Perhaps the most stark comparison is this - that the worst costs of Rangers' destruction won't be borne by the businessmen who drove it into the ground, nor by the players who pocketed such vast sums of cash. The full effects will be felt by the lowest-earning employees, by local businesses, by other football clubs owed whacking great payoffs, and by the club's supporters themselves, many of whom have spent small fortunes on their team.
Of these, it's most difficult to feel sympathy for the fans. Aside from other issues, a majority of Rangers supporters appear to have spent much of their Golden Era feeling, if anything, hard-done-by. Where other supporters of teams in difficulties have rallied to create pressure groups to ensure their club's survival, Rangers' fanbase has only been moved to demand more irresponsible spending.
More Rangers fans could've recognised the limits all clubs have to live within, even if few clubs' supporters are capable of such clear-eyed analysis. They certainly should've greeted the approach of a cartoon vampire like Craig Whyte with Hammer Horror-esque shrieks of terror, furious whittling and improvised crucifixes. Instead, when the BBC exposed the new owner's record of deeply dubious wheeler-dealing, many of them rallied around him and attacked the BBC, accusing it of conducting a hate campaign against the club. Because it had an agenda, you see.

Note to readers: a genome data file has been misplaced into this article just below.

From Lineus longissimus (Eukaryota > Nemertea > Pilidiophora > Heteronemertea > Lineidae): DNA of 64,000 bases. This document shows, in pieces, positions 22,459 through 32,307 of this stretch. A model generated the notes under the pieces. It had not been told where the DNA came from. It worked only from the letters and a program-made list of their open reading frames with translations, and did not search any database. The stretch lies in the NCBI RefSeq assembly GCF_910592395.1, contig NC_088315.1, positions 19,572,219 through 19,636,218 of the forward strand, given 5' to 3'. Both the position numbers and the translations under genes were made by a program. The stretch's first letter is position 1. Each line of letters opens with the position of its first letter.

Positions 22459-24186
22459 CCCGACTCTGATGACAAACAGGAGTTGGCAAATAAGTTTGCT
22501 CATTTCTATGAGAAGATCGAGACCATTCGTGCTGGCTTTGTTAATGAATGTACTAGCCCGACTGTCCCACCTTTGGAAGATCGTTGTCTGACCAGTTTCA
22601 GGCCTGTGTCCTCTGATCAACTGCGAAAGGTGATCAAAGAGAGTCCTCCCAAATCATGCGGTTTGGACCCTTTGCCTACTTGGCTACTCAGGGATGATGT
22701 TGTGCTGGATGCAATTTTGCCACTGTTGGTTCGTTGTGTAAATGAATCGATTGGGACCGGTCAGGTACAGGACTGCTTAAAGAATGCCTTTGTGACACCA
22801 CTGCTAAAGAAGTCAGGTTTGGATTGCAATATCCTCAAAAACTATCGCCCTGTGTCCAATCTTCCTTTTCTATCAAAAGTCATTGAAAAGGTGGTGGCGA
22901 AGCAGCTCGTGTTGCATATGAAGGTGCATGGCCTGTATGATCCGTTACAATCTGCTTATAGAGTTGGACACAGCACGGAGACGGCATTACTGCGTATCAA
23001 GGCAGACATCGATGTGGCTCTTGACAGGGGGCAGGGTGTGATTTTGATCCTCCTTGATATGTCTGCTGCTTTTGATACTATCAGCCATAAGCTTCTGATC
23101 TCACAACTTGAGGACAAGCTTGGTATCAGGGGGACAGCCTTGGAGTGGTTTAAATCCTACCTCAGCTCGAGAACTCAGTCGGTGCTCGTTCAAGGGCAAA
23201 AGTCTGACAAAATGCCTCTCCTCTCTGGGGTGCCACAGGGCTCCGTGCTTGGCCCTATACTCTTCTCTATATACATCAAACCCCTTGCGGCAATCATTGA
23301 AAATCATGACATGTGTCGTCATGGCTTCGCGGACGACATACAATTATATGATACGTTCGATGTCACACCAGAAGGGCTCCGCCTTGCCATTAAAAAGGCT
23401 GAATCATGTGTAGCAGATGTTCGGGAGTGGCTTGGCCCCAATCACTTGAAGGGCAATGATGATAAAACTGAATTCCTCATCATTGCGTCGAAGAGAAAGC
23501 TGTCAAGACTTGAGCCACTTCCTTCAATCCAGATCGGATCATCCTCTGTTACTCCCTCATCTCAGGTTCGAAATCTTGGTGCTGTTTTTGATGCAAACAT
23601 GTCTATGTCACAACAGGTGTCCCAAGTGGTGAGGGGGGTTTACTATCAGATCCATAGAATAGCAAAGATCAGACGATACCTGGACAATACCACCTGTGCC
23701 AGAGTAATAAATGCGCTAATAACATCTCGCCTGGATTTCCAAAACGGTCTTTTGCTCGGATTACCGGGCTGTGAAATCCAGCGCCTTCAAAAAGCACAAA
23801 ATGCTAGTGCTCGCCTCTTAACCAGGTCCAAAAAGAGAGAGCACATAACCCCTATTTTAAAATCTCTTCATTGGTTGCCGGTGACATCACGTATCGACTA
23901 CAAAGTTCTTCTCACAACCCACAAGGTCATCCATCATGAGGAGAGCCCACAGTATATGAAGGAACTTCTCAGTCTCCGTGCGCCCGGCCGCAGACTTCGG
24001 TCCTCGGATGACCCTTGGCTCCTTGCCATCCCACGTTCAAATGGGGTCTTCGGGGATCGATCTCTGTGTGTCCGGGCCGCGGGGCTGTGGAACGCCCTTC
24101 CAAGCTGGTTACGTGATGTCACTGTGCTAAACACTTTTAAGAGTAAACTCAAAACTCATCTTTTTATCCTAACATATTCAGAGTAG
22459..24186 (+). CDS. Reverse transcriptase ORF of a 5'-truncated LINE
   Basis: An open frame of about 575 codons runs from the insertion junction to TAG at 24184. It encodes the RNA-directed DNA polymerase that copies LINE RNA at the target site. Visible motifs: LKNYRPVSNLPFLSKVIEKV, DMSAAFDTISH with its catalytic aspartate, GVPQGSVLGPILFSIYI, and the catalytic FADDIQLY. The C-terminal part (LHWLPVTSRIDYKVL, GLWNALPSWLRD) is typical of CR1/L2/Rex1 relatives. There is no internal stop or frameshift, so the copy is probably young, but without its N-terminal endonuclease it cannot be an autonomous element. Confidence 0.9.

As it turned out, the BBC were correct and now, the stench of death pervades Rangers FC so thickly, you can barely see Ally McCoist for billowing clouds of horseflies. As every new day brings fresh revelations of astonishing deceit, who can say how many bodies will be found buried under the Ibrox patio?
And again, we have to ask ourselves just how rife this kind of sharp practice is. One of the main reasons why the '08 crash was so deep and prolonged was the realisation that, as bank after bank failed, pretty much anyone could be guilty of the same fraud or recklessness.
How many more fans are going to watch their teams fold or falter, in the coming decade? If Rangers - a venerable club with a massive income and a huge base of passionate supporters - can go, anyone can.
Well. In football as in finance, the name of the game appears to be Fuckyounomics, or Success in the perpetual now, and we'll worry later. The club's supporters could now be left with armfuls of trophies and only their well-worn DVDs of past glories to watch on Saturday afternoons.
The revelations are now coming so thick and fast that attempts to build a We are all to blame narrative can't take hold, but there's plenty of time yet for that. Even the First Minister has felt compelled to warn that all of us Scottish football fans desperately need Rangers to survive, whether or not we agree.
Rangers were first in Scotland to turn their supporters into a goldmine, but one thing's for sure - now that the richest seams have petered out, each and every one is going to get the shaft.